Eclectic, quirky, and sometimes edgy…this is how things look from my front porch.

Monday, October 31, 2011

Happy Halloween

I used to think I had a love/hate relationship with Halloween.

I loved Halloween when I was a kid.  I remember being a Dutch girl one year after my parents had visited Aruba (a Dutch colony).  I had wooden shoes and a blue skirt with a white lace apron over it.   There was a little starched white cap that went with the outfit.  It reminded me of Sister Bertrille on The Flying Nun.  I loved her. 

My mother took gold yarn and plaited two braids that she pinned into the hat.  Another year I was a Hawaiian girl.  I had a witch costume my mother made, as well as a pumpkin costume that she stuffed so full of the Hartford Courant wadded up that I could barely fit out the door of the den. 

We traveled up and down Knollwood, Birchwood, and Millwood Roads, as well as Holland Lane on Halloween.  A lovely neighbor, Bethel Cacase, used to have very special Halloween baskets for us with candy from Munson's Candy Kitchen.  Mrs. Cacase was not one of those cheapos who gave out Dots and disgusting orange circus peanuts.   The Popps, the Kokums, the Tynes, and the Burns' also had great candy in case you find yourself out in East Hartford begging door to door tonight.  Ssssh don't say I told you...

My love for Halloween has waned since I dislike giving candy to teenagers just because they dressed badly.  I love the little fairies and princesses and firemen, but twenty year olds can buy their own peanut M&M's.   It isn't a costume when you're attired like a girl when you're 20 on October 31.  It is just cross dressing.
Don't you love this posh Halloween bear.  He is stationed outside of the Williams School in Norfolk in one of their uniform ties.

So in honor of an innocent Halloween costume parade at Sunset Ridge Elementary School and stopping to show my grandparents, Helen and Bobby, our costumes, I wish you the kind of Halloween that took some imagination and the kind of magic that happens in Narnia.

The other Halloween?  The one with older teenagers, Freddy Krueger, horror movies, and smashing pumpkins?  Thats the one I can't stand.

Tuesday, October 18, 2011


This is the dog that lives here.  My favorite part of her little dog face is just under her nose, where the DNA said put the black here and then a little bit of pink to spice things up.  I love Lulu's face.  She has such a kind gaze.

And this is the dog that THINKS he lives here:
This is Spunky, hollering for me give him a Milk Bone.  He jumps the four foot fence that divides my back yard from his Dad, Roger's, back yard.  Lulu is his best friend ever.  He comes to the back door every morning and stands there hoodling until we let him inside.

By the way, lest you think you've seen something unsavory at the top of the pic, rest easy.  Those are fallen pecans I haven't had a chance to pick up yet.

Sunday, October 16, 2011


Now that the heat of summer is over, the geraniums in the yard and on the porch are going crazy with blooms.  It is as if they are wriggling themselves into a comfortable chair and saying "ahhhhhh."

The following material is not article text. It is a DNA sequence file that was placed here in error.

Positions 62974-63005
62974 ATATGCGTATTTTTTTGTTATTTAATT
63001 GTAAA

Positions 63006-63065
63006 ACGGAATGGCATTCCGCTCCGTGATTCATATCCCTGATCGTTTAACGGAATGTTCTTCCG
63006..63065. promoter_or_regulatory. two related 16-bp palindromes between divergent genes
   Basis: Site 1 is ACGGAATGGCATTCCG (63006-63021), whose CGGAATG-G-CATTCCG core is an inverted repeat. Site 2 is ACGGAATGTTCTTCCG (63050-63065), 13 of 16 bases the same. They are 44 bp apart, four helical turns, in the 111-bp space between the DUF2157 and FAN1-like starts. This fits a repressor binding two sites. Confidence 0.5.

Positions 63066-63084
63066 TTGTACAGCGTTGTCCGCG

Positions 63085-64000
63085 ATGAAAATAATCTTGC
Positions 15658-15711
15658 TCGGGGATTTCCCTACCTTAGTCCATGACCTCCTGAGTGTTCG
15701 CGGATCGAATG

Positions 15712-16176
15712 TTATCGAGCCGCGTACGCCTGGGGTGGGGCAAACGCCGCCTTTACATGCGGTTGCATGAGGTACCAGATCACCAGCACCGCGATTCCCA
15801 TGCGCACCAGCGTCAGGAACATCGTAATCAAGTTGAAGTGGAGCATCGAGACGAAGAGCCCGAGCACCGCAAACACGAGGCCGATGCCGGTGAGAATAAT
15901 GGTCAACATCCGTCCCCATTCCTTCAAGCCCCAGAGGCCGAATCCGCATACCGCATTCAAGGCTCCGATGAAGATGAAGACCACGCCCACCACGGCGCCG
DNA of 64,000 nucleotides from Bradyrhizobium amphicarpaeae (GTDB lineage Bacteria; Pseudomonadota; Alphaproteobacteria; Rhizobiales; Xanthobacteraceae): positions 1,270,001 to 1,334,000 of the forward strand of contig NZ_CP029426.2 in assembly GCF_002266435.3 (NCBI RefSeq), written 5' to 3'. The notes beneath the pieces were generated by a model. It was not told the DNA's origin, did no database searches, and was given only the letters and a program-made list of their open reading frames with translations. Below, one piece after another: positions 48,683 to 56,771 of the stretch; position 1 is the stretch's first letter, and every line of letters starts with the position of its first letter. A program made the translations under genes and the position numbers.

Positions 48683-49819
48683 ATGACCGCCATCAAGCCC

I made a few changes in the kitchen.  Somewhere, I saw a kitchen which had open shelf displays.  I'm not wild to show my cupboards in general, but this one skinny cabinet never held too much, anyway.  In one of my magazines, I saw a bowl with large polka dots which I fell in love with several years ago. I've been looking for one for forever.  I was so surprised to find it right here in Portsmouth a couple of weeks ago.  The cool Cracker Jacks lunch box came from Goodwill.

I love this Hostess Cupcakes sign.  It sits as a back splash behind my stove.  It is metal and easily wiped off.

Wowsers, I used to love Hostess cupcakes which I took with me in my lunchbox to Sunset Ridge Elementary School in East Hartford, Connecticut. 

New Camera on the Great Dismal Swamp Canal Trail

The wildfire has finally calmed down enough for me and my old friend above to go back out biking on the trail.

Only a few trees have started turning their leaves, but the air smelled of Autumn somehow.

The road stretched out empty before me, but it will be filled with folks 24 hours from now, as there's a 5K race planned.  Oh thank you, God, that I came today.

This old farmhouse looks abandoned these days.
But who left the Blue Willow China behind ?

The picture below looks almost abstract.  What you see is fall leaves drifting on the water's surface and the sky reflected in the canal.

I love these stairs down to the canal.
After about 7 miles, I emerged from trees lining both sides of the trail to this Van Gogh view

Saturday, October 15, 2011

Flat Iron Art

This New York City landmark has always fascinated me I love how it sits there in its place looking like the prow of a ship.
I had a fabulous breakfast across the street with the kind of potatoes they only really do right in New York, Something caught my eye at the very bottom of the building. The images were tough to photograph, so please bear with me.

At first, I did not understad what I was looking at. Then I realized that the artist, perhaps in a bow to economic times, perhaps just because she wanted it this way, had created mobiles from only plain white "to go" cups, magic markers, and fishing line. Please note the cup "painted" below as an homage to Vincent Van Gogh's "Starry Night," You can also see the reflectios of the City Market across the street and a truck driving by.  There are camera filters which can screen out such reflections, but I kinda like how this looks.